Your financial health is much like your physical health. Getting your finances into shape takes perseverance, sacrifice, and small, achievable goals. One paycheck won’t get your finances in shape, just like one healthy meal won’t get rid of that stubborn belly fat. It is about building long-lasting, healthy habits.
The first step to getting your finances back on track is knowing you’re not alone. 40% of Americans are struggling to keep on top of their monthly expenses. But you, just like them, can get a handle on your outgoings by taking a series of effective money-saving steps to stabilize your personal finances.
Set Up a Direct Debit to Your Savings Account
Automating the savings process is one way of building a small financial safety net. Setting up a direct debit to a savings account means your money put aside for savings leaves your account as soon as payday rolls around. It’s like it was never there.
While you are at it, set up a direct debit to pay utility bills. This means you’ll never be penalized again for missing payments, avoiding unnecessary costs and giving you better control over your personal finances.
Don’t be the Fish
Most car insurance, internet, and electricity providers have far more wiggle room over their price than they want their customers to believe. The average person does not have the time to shop around for the best deals, utilities and insurance companies know this, and the price they first offer is usually not the cheapest or the best.
Phone up your providers and tell them you are thinking of switching. You will likely find they have far more negotiation room than you though. Aim to reduce each one by between 5-10%. This is not only very easily done, it is also a great way to give your savings a boost. Whatever you end up saving each month, you can have transferred directly to your savings account.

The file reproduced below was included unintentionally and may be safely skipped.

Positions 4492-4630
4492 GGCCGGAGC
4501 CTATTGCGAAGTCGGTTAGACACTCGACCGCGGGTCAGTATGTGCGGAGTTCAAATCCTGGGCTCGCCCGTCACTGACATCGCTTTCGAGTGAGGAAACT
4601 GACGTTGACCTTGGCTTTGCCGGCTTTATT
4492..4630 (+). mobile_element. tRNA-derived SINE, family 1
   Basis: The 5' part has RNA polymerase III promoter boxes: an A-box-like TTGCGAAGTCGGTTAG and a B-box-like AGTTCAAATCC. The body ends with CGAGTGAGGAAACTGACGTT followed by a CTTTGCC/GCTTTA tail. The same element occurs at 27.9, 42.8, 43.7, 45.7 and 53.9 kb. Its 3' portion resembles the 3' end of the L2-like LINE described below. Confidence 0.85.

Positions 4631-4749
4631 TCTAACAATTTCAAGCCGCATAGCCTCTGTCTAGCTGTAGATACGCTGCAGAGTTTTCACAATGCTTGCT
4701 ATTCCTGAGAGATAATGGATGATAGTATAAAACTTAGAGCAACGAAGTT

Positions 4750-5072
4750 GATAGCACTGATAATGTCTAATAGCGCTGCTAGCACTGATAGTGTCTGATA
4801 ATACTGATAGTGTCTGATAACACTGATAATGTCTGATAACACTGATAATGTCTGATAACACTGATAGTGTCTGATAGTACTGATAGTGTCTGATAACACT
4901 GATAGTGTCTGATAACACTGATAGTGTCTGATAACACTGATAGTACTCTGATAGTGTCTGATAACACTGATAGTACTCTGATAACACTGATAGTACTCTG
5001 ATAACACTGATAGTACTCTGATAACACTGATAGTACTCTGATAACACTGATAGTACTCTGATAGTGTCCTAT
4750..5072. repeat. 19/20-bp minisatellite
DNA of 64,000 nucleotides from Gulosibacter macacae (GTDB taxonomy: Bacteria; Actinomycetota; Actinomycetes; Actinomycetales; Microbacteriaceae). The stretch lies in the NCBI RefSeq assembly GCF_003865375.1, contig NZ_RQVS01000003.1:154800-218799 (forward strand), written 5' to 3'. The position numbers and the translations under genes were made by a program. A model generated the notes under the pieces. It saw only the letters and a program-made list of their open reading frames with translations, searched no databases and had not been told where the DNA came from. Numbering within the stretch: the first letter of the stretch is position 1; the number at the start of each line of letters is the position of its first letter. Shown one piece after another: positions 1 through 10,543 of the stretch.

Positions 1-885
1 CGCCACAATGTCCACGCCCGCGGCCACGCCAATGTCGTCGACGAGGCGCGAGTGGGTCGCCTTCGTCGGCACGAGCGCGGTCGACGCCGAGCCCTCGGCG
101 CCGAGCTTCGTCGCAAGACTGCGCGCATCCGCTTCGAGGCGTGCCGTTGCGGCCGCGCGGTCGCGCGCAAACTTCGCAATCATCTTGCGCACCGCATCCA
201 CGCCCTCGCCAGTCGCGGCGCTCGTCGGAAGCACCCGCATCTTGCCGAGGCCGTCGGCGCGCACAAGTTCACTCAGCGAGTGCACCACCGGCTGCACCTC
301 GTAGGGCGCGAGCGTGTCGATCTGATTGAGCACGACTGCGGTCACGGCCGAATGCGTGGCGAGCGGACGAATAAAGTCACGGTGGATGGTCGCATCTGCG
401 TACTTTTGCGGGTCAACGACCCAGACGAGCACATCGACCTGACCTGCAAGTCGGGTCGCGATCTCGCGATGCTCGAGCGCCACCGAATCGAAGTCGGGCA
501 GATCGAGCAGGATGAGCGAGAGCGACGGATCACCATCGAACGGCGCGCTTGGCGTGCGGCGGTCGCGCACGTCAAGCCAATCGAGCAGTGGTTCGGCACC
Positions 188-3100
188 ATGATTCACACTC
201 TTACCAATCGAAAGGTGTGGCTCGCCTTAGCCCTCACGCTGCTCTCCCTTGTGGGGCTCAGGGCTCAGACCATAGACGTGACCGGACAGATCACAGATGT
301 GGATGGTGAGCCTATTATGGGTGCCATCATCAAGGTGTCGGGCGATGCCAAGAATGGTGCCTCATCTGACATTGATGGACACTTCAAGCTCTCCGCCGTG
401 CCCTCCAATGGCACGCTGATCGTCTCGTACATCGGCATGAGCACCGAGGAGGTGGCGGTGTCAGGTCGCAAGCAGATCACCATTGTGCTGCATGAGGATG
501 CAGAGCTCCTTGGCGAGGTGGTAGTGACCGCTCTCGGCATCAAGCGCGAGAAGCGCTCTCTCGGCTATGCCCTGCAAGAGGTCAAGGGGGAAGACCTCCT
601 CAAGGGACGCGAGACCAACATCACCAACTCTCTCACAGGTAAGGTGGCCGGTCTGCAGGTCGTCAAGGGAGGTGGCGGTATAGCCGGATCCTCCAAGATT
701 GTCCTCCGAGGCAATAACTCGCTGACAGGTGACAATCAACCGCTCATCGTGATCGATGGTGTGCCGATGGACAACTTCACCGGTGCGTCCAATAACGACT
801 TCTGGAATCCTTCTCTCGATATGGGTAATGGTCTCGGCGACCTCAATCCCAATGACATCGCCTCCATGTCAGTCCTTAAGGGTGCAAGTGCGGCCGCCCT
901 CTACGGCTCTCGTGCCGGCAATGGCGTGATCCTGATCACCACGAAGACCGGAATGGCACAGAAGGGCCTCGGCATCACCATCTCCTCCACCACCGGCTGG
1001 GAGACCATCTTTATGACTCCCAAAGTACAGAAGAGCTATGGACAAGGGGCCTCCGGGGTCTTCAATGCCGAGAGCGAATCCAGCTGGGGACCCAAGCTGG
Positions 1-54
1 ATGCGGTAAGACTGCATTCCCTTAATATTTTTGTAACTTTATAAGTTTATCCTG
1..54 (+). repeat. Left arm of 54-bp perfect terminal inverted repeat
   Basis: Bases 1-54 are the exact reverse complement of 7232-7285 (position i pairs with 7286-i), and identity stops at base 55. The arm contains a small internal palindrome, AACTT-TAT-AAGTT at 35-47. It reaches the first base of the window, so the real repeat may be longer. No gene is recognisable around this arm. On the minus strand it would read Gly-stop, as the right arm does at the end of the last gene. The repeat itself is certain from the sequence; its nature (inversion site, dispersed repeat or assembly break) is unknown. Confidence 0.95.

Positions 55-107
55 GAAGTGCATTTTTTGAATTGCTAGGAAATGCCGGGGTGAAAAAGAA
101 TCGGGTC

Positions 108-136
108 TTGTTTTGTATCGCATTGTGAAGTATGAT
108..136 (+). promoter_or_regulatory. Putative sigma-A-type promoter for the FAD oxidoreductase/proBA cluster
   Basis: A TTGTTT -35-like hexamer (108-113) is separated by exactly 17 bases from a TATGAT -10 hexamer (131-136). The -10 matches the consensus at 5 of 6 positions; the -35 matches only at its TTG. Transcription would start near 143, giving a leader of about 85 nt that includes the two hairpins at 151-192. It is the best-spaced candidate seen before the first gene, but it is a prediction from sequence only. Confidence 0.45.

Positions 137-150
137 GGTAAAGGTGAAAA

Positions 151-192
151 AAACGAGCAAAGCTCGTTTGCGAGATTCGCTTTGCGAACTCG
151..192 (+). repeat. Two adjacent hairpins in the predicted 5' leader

Keep the Same Lifestyle Even After Raises
You hear it in the media and lifestyle magazines all the time. A family is earning several hundred thousand dollars each year, but then, without warning, it’s gone.
These families increase their lifestyle with each raise, buying flashier properties, cars, and vacations, then, when the main income provider’s salary drops, their money can no longer afford their lifestyle.
When you get a raise at work, it can be tempting to see this financial windfall as a brand new car, a more spacious home, or a shiny new boat. Instead, keep the same lifestyle, but use the raise as an opportunity to stabilize your personal finances instead.
Cut Recurring Expenses
Recurring expenses are like parasites to your bank account. Every month, they chip away at your wealth, and in many cases offer very little in return.
Go through your last few bank statements with a fine-tooth comb and write down every recurring expense you have. Start by culling three of them. It could be an online video streaming service, a magazine subscription, or a premium app service. If you miss the service, restart it the following month. If you don’t, it stays culled.
Dealing with recurring expenses in this way will let you see what you really need and what you just think you need.
Read Loan Reviews
If you need to take out a loan, make sure you read reviews. A bad loan can cripple your finances, tying you into unrealistic loan repayments and dragging you towards financial instability.
Before you sign on any dotted line, read plenty of online reviews. Reviewing loan details should mean you make better financial decisions and take out loans with more favorable repayment terms.
Make these steps a part of your core financial habits. It may not happen overnight, but over time, you will notice a gradual improvement in your personal finances. Your savings account will begin to grow, and before long the financial seas will calm and you will find yourself sailing peacefully in an ocean of financial stability and security.
*Disclosure: This post was submitted on behalf of PennyMindingMom.com.